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  • Denise Scott

Why Children Should Drink Milk and Which Milk to Choose

Do children really need milk?


Calcium and vitamin D are crucial for children to develop healthy bones and teeth. Milk provides one of the best sources of these nutrients. Vitamin D helps with calcium absorption. Calcium is also vital for heart, muscle, and nerve function. Children who don’t, or can’t, drink milk typically need to be supplemented with calcium and vitamin D since it is difficult to obtain these required nutrients if dairy is not part of the diet.

Young child drinking milk


Milk provides:

  • Protein

  • Calcium

  • Phosphorous

  • Vitamin D

  • Vitamin A

  • Potassium

  • B vitamins

Drinking milk during childhood can protect against rickets and osteoporosis later.


What are the different types of milk?

There are numerous sources of milk. Pictured here are oat, rice, and nut milks.


Milk can come from animal or plant sources. Milk varieties include:

  • Cow’s milk

  • Goat milk

  • Sheep milk

  • Soy milk

  • Almond milk

  • Oat milk

  • Coconut milk

  • Pea milk

  • Rice milk

  • Flax milk

  • Hemp milk

  • Cashew milk

Cow’s milk choices include lactose-free, hormone-free, A2, and organic.


Although these can all be sources of calcium and vitamin D (if fortified), the protein content and other nutrient content can vary. Some are sweetened with added sugar. Reading labels is a way to compare the nutritional value of each.


The American Academy of Pediatrics (AAP) does not recommend plant-based milk for children under the age of 5; they promote the use of cow’s milk. They also recommend that milk, other than breast milk or formula, not be introduced until a year of age. Other forms of dairy, such as whole-fat Greek yogurt can be introduced at 6 months.


There are exceptions to using cow's milk based on dietary restrictions, such as milk allergy or intolerance. For these children, a plant-based milk is the recommended option. About half of babies with a cow milk protein allergy may also react to soy. Some babies that are diagnosed with cow's milk allergy as an infant will be able to tolerate cow's milk after a year, but this should be guided by your child's pediatrician or allergist. Choose unflavored, unsweetened, vitamin D fortified milk, with the highest fat content.


When comparing the nutrient value, ounce per ounce, dairy ranks higher than plant-based milk based on protein content and other vitamins.


The AAP also recommends avoiding flavored milk, added sugars, and other sugar-sweetened beverages. Another factor is the fat content. Children should be on whole milk until age two, after which they can be switched to a lower-fat option. Many plant-based milks do not have the fat content of dairy.


Children should not be given raw or unpasteurized milk due to potentially harmful bacteria. Raw milk can come from a cow, goat, or sheep and has not been heated to kill germs. Prior to pasteurization, these milks can contain harmful amounts of E. coli, Listeria, and Salmonella, which can cause serious gastrointestinal illnesses. Children and pregnant women are at greater risk.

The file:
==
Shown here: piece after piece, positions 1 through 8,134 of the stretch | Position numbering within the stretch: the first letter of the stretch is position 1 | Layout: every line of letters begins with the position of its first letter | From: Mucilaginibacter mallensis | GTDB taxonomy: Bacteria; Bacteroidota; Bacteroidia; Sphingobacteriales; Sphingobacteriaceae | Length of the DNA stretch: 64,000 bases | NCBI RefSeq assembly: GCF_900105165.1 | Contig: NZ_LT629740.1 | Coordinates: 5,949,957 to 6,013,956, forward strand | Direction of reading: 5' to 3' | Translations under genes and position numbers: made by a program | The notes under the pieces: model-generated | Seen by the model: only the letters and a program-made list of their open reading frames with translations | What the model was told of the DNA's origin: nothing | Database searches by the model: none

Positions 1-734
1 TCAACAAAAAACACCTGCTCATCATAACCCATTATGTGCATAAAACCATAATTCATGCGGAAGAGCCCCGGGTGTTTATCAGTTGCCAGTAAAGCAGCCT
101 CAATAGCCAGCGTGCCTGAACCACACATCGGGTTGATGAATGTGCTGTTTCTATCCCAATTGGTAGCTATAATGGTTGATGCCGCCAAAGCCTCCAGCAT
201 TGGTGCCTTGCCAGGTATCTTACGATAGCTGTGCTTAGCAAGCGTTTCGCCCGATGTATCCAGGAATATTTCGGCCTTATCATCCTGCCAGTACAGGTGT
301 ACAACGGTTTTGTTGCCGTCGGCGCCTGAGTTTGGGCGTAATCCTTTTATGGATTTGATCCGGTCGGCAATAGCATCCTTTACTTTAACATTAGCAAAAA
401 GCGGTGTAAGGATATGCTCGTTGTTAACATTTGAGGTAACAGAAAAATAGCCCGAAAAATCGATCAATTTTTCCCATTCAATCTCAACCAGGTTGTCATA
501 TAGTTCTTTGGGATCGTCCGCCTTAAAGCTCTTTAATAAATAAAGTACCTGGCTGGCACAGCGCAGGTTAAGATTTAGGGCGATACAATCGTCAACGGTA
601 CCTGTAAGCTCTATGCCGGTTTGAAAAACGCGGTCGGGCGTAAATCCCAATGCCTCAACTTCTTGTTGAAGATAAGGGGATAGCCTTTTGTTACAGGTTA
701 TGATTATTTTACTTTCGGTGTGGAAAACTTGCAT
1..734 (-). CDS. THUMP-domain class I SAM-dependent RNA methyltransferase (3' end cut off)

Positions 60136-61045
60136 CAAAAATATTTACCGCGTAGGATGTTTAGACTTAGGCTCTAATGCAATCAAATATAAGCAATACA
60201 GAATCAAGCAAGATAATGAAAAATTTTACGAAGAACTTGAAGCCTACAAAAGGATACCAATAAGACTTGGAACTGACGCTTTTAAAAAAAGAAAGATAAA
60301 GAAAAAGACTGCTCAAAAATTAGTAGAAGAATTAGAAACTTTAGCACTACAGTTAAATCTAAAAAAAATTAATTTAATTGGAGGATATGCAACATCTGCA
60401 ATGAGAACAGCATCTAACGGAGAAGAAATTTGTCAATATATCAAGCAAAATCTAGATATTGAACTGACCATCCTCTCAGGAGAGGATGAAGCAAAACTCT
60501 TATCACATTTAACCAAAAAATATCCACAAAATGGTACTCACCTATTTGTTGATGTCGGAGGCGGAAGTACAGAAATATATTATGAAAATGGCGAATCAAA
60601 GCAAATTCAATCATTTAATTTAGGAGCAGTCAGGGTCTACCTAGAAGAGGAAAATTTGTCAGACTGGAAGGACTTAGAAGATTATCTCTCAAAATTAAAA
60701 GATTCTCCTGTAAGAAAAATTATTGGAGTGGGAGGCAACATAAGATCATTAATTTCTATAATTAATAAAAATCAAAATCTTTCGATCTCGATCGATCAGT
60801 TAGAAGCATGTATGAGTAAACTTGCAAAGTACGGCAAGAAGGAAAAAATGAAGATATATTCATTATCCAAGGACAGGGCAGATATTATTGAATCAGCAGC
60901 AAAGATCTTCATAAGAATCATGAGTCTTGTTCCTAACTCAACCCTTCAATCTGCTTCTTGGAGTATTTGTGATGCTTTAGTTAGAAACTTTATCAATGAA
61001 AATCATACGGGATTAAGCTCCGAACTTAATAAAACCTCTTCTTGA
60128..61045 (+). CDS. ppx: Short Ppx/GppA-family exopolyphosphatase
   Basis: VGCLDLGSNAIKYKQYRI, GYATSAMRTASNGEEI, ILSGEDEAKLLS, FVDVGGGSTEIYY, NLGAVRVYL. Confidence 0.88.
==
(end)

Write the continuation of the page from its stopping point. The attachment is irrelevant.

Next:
How much milk do kids need?


For the first year of life, infants should be on breast milk or formula. The recommendation is not to introduce cow’s milk before a year.


At a year, milk can be introduced and should be whole, pasteurized milk. Ages one to two, 2-3 cups* a day should be given. As stated in previous posts, more than 3 cups or 24 ounces increases the risk of constipation and iron deficiency anemia.


After age 2, children can be switched to low-fat or skim milk. For ages 2-8, two to two-and-a half cups a day meet their calcium and vitamin D needs.


Ages 9-18 should drink about 3 cups daily.


*The guidelines refer to 2-3 cups of dairy, which includes milk, yogurt, and cheese.

Children in puberty who don’t drink enough milk should be supplemented with calcium and vitamin D. These needs increase during puberty and the growth spurt.

This age group (9-18) needs 1300 mg of calcium and 600-800 IU of vitamin D daily.


Dairy intake includes milk, cheese, and yogurt.


What about A2 milk?


Recently, A2 milk has been on the market and promoted as easier to digest. A2 refers to beta-casein, the predominant protein in milk. Beta-casein makes up about 80% of milk protein, with the other 20% being whey. Some milk has both A1 and A2 beta-casein because some cows produce A1 and A2 proteins or only A2. Besides that, the milk is the same, reportedly with the same amount of lactose. (Lactose refers to the sugar or carbohydrate in milk, so it is not affected by the type of beta-casein protein). Research has not yet shown whether one is superior, although some people feel they have fewer digestive symptoms with A2.


Should I buy organic milk or hormone-free milk?


Organic milk does not contain any synthetic pesticides, fertilizers, antibiotics, or growth hormones; hormone-free is free of only growth hormones. The nutrient content is the same. What to buy is a personal preference. Organic milk tends to be more expensive, as is most organic produce. Milk from range-fed cows, without added hormones or antibiotics, is preferable. As with most foods, the fewer additives, the better.

Range or grass-fed cattle is preferable for milk and meat sources.


Should you have concerns about your child’s milk intake or which milk to choose, discuss with your child’s doctor. To summarize, there are differences in the nutrient content among the various kinds of milk. Be sure your child gets enough milk and dairy to promote healthy bones as they grow.


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